Be aware though;  this is one of those cocktails that is better when it’s cold, right out of the shaker.  That’s why it’s sized a little smaller than I would typically make the Last Word (1 ounce measures).

.75oz     Beefeater Gin
.75oz     Amaro Nonino
.75oz     Clear Creek Raspberry Liqueur
.75oz     Lemon Juice

Shake with vigor, strain into a cocktail glass.  (Note: Personally, I enjoy this cocktail with the shards of ice created from shaking *gasp*.  Thus, I don’t double strain this one).

Update:  Further experimentation suggests that this “4 ingredients in equal parts with one of the parts being Lemon or Lime juice” contraption has legs to run with.  I just made a Gin, Ramazzotti, pear liqueur and lemon juice drink that for me, is tastier than the raspberry drink described above.  Watch this space for results of other variants.

  • Very tasty:
    Gin, Ramazzotti, Clear Creek pear liqueur and lemon juice
    Gin, Amaro Bassano, Domaine de Canton, lemon juice.
    Old Overholt Rye, Noilly Pratt Rouge, Clear Creek Cassis Liqueur, Lime Juice (this one’s drier/tart).
    Ransom Old Tom Gin, Ramazzotti, Drambui, Lime (think Lemon would be better).
    Bombay Sapphire Gin, Carpano Antica, Campari, Lemon (and cheating a bit now: .25-.5oz Maraschino).
    Beefeater Gin, Gran Classico, Cointreau, Lemon (finally a good use for GC!)
    Appleton Estate 12 year Rum, Swedish Punsch, Domaine de Canton, Lime, (plus an optional barspoon of Orgeat for a Mai Tai vibe).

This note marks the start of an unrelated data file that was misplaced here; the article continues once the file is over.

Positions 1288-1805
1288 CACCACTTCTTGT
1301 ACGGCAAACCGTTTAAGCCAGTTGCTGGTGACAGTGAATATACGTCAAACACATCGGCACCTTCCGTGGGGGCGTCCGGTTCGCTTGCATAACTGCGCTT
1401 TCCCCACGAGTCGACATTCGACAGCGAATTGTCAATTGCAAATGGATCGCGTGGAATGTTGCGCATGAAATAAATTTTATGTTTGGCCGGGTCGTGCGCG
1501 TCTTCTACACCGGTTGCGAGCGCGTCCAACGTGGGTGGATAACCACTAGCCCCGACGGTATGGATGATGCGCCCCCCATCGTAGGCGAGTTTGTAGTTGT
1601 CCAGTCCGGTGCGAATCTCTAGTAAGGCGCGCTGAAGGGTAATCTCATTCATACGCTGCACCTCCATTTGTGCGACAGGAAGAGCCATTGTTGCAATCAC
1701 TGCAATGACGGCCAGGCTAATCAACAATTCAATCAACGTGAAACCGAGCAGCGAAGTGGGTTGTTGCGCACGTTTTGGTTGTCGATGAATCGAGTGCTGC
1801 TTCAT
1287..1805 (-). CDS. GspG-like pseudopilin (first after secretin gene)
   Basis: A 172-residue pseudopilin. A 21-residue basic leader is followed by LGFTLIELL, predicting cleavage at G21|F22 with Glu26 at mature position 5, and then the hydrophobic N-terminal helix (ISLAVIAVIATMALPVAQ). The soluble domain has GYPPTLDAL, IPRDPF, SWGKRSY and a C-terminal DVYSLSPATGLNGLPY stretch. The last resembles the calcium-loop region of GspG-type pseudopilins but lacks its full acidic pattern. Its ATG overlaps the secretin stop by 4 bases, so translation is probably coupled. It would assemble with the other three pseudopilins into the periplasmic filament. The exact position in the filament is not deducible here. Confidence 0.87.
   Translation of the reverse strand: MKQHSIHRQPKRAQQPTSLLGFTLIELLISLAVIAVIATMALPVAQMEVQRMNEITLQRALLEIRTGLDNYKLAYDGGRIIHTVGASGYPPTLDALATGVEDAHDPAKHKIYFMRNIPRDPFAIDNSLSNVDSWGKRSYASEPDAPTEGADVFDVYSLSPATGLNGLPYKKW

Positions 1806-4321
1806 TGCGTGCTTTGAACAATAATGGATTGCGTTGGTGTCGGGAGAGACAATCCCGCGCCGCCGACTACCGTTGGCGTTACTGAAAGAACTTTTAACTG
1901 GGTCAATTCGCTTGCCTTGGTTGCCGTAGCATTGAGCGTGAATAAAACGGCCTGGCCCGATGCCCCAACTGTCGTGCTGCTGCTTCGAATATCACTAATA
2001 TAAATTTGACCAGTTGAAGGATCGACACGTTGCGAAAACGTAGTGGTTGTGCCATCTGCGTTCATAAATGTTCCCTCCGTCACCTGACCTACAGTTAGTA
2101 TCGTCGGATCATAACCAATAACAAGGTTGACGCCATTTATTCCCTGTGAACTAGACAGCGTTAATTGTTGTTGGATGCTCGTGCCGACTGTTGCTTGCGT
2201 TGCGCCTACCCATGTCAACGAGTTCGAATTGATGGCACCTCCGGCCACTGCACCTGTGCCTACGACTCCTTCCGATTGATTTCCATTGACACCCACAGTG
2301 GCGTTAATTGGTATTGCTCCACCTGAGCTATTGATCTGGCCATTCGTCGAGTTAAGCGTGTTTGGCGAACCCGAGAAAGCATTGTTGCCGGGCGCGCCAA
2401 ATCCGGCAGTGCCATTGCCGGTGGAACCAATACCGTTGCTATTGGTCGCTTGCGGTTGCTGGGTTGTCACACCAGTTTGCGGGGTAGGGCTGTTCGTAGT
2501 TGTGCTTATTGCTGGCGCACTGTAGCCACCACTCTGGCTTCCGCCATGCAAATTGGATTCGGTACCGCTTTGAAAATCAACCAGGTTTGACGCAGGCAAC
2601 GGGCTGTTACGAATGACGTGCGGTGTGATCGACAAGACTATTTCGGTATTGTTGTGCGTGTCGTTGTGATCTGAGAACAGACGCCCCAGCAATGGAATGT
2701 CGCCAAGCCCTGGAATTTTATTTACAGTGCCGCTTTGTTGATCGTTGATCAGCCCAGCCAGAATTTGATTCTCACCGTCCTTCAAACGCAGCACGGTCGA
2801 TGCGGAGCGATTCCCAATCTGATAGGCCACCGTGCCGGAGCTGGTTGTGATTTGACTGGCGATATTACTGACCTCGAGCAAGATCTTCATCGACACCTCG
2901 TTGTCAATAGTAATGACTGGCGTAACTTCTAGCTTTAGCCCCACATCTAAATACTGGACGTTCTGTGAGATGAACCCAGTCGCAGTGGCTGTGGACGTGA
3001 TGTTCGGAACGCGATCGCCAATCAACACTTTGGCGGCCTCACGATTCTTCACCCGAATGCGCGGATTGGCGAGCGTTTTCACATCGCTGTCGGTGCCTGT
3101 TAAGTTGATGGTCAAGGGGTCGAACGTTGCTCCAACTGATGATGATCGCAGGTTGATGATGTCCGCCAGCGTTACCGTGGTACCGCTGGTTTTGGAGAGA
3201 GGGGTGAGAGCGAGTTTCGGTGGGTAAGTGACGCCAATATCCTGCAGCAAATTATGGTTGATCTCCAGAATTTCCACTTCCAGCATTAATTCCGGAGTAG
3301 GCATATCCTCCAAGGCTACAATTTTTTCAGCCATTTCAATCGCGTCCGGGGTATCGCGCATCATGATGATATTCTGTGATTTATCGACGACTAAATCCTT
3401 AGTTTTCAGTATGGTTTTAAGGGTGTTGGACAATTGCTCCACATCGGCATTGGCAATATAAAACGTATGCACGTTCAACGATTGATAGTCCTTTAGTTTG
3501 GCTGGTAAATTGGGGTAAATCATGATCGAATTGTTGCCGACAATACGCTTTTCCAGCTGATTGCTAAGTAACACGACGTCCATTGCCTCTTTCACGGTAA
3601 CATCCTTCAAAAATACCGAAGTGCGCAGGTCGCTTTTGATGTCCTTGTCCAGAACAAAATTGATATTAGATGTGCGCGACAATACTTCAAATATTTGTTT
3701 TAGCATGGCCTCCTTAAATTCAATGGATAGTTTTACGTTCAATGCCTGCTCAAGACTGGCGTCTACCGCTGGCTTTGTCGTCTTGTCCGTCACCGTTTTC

• Meh:
    The raspberry concoction that started this post…  I should try with other berry liqueurs…
  • I’m not making that again:
    Gin, Ramazzotti, Kirschwasser and Lime (dumped it.  Needs some sweetness; maybe Cherry Heering instead of Kirsch?  Maraschino would almost certainly work?)

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Root of Some Evil

Geoffrey Barker : March 2, 2012 9:18 pm

Riffing on this; and if you don’t happen to be a friend of Keith Lewis, the cocktail he samples is the “Root of All Evil” ( Jeff Grdinich, White Mountain Cider Company, Bartlett, NH 2009 – Elijah Craig Bourbon, Cointreau, Fernet Branca, Luxardo Maraschino, Orange Bitters, orange twist).

Dana and I were musing about what to do with the Solerno Blood Orange Liqueur we picked up in San Diego last weekend. Keith Lewis’ Facebook page offered a good place to start.  I guessed proportions to a fairly well-balanced concoction.

I’ll be making it again.

1.5oz Elmer T Lee Bourbon
.5oz     Maraschino Liqueur
.5oz     Fernet Branca
.25oz  Solerno Blood Orange Liqueur

2-3 goodly dashes of Regan’s Orange Bitters

Garnish with a nice big orange zest.